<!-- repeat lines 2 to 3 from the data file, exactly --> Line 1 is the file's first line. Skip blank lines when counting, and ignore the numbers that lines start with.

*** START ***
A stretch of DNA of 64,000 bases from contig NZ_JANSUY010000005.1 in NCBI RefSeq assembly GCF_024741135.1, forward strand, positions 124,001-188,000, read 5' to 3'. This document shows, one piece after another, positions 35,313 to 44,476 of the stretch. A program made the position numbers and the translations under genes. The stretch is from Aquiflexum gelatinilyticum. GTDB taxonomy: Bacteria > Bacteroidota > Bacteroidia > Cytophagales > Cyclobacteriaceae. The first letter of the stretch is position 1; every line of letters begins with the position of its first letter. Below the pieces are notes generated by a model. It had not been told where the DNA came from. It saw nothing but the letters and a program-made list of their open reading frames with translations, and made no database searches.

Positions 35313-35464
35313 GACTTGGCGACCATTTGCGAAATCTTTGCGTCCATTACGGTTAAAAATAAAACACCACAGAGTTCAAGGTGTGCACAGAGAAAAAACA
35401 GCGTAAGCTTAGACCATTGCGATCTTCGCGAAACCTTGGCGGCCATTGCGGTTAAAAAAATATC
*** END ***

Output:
Positions 35313-35464
35313 GACTTGGCGACCATTTGCGAAATCTTTGCGTCCATTACGGTTAAAAATAAAACACCACAGAGTTCAAGGTGTGCACAGAGAAAAAACA